CPAG in Scotland response to Scottish Government’s Annual Report for Child Poverty
CPAG in Scotland has welcomed the Scottish Government’s latest annual report on Child Poverty but is calling for Ministers to now set out more clearly how current and future budgets and policies will target child poverty in an increasingly challenging climate.
The report, which the Scottish Government must publish each year, charts progress towards the eradication of child poverty by the year 2020. While this year’s report shows a 2% reduction in relative child poverty since 2011, massive increases in child poverty are forecast.
John Dickie, Head of the Child Poverty Action Group in Scotland said:
“Progress in reducing child poverty is welcome, as is the investment in the Scottish Welfare Fund, council tax support and income maximisation services described in today’s report. But with massive increases in child poverty now forecast as a result of UK tax and benefit policies it is absolutely critical that government in Scotland moves beyond describing existing policies and sets out how actions that can be shown to reduce child poverty are ratcheted up and rolled out across the whole country.
“Ministers need to demonstrate that policy and spending decisions across every arm of government, local and national, are contributing to reducing child poverty as well as be more ambitious in investing in policies, such as moving toward a more universal approach to free school meal entitlement, that they already recognise make an impact in both relieving pressure on hard pressed family budgets and improving children’s life chances”.
For further details please contact John Dickie, Head of CPAG in Scotland, on 0141 552 3656 or 07795 340 618
Notes to Editors
- Official Scottish child poverty figures published for 2011/12 are available at http://www.scotland.gov.uk/Publications/2013/06/2493/downloads . “The percentage of children living in relative poverty fell from 17 per cent to 15 per cent between 2010/11 and 2011/12, this represents a reduction of 20 thousand children to 150 thousand children. This change is not statistically significant. This continues the decrease in the rate of relative child poverty in Scotland, with a decrease from 20 per cent in 2009/10 to 15 per cent in 2011/12. The percentage of children living in combined material deprivation and low income fell from 12 per cent to 8 per cent in 2011/12. This represents a reduction of 40 thousand children, to 80 thousand children. This change is statistically significant.”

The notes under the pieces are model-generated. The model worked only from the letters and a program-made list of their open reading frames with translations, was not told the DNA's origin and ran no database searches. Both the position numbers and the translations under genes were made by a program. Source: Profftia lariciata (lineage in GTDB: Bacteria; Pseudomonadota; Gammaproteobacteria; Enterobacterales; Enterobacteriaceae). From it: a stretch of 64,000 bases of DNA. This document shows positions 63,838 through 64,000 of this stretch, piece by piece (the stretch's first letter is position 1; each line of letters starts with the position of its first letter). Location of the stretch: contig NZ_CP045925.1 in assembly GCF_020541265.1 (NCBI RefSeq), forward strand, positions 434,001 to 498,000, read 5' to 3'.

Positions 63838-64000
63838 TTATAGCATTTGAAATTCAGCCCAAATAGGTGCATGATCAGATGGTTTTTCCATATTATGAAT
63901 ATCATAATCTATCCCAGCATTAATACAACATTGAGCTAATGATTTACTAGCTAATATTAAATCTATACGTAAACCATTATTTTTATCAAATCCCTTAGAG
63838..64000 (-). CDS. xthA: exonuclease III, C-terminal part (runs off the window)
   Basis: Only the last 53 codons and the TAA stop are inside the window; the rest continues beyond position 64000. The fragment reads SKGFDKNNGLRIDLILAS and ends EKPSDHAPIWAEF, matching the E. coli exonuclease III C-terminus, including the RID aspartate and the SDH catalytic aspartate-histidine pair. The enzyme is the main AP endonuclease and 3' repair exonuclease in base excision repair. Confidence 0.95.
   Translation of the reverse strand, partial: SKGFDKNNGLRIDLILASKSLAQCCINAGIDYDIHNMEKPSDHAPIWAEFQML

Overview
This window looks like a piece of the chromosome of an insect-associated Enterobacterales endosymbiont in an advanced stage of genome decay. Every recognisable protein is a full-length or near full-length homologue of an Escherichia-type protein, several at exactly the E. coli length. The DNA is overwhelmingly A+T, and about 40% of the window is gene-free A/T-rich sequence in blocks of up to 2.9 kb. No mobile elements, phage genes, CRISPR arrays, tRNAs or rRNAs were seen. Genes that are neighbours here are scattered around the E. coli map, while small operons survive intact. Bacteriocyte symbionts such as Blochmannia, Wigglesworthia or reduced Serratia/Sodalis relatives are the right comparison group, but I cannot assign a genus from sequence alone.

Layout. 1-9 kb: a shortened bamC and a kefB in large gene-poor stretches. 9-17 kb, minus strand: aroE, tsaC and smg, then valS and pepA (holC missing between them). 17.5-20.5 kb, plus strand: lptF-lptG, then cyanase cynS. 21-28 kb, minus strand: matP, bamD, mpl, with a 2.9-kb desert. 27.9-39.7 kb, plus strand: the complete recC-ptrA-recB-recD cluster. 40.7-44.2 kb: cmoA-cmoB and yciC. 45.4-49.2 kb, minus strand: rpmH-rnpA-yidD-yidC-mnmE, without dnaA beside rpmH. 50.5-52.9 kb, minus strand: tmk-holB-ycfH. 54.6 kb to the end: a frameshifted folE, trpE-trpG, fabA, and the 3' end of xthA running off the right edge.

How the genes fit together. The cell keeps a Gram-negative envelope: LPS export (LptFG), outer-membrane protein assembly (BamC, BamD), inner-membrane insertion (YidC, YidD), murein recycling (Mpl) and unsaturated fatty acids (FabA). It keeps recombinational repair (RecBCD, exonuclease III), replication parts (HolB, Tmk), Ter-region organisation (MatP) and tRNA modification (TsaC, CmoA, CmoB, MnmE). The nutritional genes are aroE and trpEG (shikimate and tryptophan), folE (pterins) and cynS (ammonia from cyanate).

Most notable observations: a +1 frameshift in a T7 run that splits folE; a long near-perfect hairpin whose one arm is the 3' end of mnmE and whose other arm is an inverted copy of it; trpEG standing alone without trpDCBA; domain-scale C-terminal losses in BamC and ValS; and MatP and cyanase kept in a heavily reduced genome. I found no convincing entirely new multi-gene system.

- Recent modelling (May 2013) by the Institute for Fiscal Studies forecasts that the proportion of children living in poverty in Scotland will increase from 2011/12 to 28.4% by 2020 (after housing costs - 22.7% before housing costs)(see www.ifs.org.uk/comms/r78.pdf table B2).
- The decrease on the headline measure of relative low income may be linked to falling median earnings. This is because uprating of family benefits in line with rising prices until 2011/12 has to some extent protected low income families when earnings have been rising more slowly than prices. This protection has now been removed as a result of UK social security cuts and the 1% cap on benefit uprating leading in large part to the forecast explosion in child poverty referred to above.
- Recent analysis of the costs of child poverty can be found here http://www.cpag.org.uk/content/child-poverty-costs-uk-%C2%A329-billion-y...
- Prior to these latest figures the number of children living in poverty in Scotland fell from 330 000 in 1998/99 (31% of all children) to 220 000 in 2010/11 (21% of all children) (after housing costs, AHC - the measure which gives a better indication of disposable income).
- Using the official before housing costs headline measure for tracking progress the proportion of children living in poverty fell from 28% in 1998/99 when 300 000 children were officially recognised as living in poverty to 17% (170 000) in 2010/11. In other words well over 100 000 children have been lifted out of poverty in Scotland alone.
- CPAG is the leading charity campaigning for the abolition of child poverty in the UK and for a better deal for low-income families and children.